A young person's look into the future of Brexit

Written by Jonty Gosling (L6N), a politics student finishing his first year of sixth form

The morning of the Friday 24th brought with it the news of the outcome of the referendum: the Leave campaign had one with 52% of the vote and the UK would cease to be a member of the EU. One has only to look at the numbers to get a sense of the feeling of the majority of young people in the UK about this outcome. A resounding 73% of 18-24 year olds voted remain compared to the 60% of over 65s who voted to leave the EU. This is backed up by the mock referendum conducted by the Politics Department, with 257 Norwich School students voting to remain and only 86 voting to leave. Feelings of shock, disappointment and even anger are held by many young people. In most cases this is simply due to the recognition of the fact that those not old enough to vote were unable to express their opinion and yet are the age group who will have to live through the consequences of the result for the longest. Many psephologists are convinced that, if the voting age was lowered to 16 or even 17 years of age, the Remain campaign would have comfortably won. Experts have pointed towards a broader pattern of identification, the lack of experience of being outside the EU and the tendency to hold more progressive values as reasons why young people are more pro-European.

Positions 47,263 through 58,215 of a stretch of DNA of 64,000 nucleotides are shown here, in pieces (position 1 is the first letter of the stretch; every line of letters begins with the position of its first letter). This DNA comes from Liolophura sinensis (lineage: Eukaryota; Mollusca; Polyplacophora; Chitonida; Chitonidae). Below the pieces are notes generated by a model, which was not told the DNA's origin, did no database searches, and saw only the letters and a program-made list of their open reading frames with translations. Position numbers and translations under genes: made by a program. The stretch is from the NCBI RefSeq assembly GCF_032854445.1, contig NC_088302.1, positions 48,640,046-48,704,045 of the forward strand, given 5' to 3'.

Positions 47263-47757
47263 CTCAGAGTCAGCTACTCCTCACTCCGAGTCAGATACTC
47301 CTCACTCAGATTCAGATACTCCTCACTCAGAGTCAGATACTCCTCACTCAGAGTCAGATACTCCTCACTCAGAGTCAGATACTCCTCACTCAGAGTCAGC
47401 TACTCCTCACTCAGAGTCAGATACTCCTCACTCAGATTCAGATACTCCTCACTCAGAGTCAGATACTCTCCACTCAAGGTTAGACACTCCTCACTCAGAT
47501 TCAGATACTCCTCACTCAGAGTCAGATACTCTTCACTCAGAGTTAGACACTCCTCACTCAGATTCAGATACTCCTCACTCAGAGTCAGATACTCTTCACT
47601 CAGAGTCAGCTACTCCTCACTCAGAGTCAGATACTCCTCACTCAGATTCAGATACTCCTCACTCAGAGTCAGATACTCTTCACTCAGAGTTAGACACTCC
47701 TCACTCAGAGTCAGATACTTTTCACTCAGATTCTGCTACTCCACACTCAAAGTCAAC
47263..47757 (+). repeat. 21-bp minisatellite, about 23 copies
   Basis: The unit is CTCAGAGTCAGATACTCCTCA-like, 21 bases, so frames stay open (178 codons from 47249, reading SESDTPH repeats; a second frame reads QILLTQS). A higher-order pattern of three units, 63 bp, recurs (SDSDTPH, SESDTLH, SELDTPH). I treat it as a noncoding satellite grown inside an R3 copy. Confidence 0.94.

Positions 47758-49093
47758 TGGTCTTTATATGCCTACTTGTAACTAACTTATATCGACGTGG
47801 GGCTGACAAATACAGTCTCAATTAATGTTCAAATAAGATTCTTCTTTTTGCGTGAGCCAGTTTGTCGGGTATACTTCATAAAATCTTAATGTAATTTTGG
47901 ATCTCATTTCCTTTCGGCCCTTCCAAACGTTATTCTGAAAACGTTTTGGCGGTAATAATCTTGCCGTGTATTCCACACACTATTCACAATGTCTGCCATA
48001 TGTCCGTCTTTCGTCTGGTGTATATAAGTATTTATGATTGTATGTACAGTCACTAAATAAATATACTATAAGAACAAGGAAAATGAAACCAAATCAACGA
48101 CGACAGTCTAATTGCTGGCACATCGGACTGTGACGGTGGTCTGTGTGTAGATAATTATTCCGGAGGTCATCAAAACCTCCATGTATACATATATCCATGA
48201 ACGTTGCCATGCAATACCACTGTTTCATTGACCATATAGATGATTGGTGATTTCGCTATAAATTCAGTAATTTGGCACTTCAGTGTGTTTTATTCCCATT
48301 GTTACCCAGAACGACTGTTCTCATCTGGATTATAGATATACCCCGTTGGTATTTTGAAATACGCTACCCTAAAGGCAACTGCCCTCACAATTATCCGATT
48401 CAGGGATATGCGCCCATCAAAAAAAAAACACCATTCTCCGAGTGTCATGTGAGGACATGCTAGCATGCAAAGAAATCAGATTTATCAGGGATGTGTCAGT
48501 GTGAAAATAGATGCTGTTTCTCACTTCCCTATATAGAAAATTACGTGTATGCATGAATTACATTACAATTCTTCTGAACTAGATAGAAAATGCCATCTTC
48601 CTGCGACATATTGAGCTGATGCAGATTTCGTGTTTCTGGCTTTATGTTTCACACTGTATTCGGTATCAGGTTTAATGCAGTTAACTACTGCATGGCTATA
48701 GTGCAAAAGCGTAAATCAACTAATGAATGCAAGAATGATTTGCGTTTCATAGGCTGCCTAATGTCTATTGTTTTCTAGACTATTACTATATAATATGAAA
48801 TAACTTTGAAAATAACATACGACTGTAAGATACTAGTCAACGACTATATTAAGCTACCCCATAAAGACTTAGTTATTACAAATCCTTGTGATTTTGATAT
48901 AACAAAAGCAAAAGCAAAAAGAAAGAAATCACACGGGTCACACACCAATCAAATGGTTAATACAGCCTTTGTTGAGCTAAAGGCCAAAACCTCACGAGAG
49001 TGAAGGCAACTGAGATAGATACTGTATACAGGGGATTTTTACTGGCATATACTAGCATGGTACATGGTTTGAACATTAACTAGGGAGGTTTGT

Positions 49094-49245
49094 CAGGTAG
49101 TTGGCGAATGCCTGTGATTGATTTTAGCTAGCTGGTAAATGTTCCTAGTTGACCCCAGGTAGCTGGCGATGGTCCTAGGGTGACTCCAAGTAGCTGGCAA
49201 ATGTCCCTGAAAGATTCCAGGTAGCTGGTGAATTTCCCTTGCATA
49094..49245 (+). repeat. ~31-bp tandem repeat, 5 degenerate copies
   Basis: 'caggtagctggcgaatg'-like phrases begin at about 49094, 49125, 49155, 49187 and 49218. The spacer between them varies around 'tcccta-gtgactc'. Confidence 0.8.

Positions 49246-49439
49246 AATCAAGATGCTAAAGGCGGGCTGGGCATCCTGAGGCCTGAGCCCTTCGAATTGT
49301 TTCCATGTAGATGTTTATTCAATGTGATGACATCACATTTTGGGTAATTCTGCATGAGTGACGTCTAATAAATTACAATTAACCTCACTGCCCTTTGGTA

Many young people now worry about the uncertainty of their country’s position in the world and also the future implications it will have on the UK’s economy. Will we ever have the same level of influence on the European and global stage again? Will our generation be crippled by higher levels of national debt and smaller GDP? Moreover, there are concerns over the impact on the number of jobs available, the level of service the NHS will be able to provide and the ability to travel, study and work abroad to name just a few. Personally, what I find most concerning is not the alarming economic statistics, but the impact that this referendum will have on society as a whole. The outcome has been hugely divisive, already resulting in protests and mass calls for a second referendum. I am deeply concerned what values this referendum may teach future generations: the way the Leave campaign cast fragmentation in a positive light, an alarmingly extreme view on immigration held by some and the growing trend of the development of an era of post-factual politics all should not be encouraged. The young people of this country will have to come to the realisation that we are living through momentous times.  The major constitutional changes which we face, including the increasingly inevitable independence of Scotland and the break-up of the United Kingdom, will mean nothing will ever be quite the same again.

 

However, it is important to understand that Brexit is not just an event, but a process. The issues and consequences caused by leaving the EU, which will have to be dealt with by our government, are not going to go away any time soon. Our generation will have the opportunity to reshape our country from the swirling turmoil it has been left in and to make our mark on the future of the UK. In the cold light of the dawning of this new era, it is crucial that we no longer dwell on that which has happened, but we are able to learn from previous mistakes and try to move forward as a united country.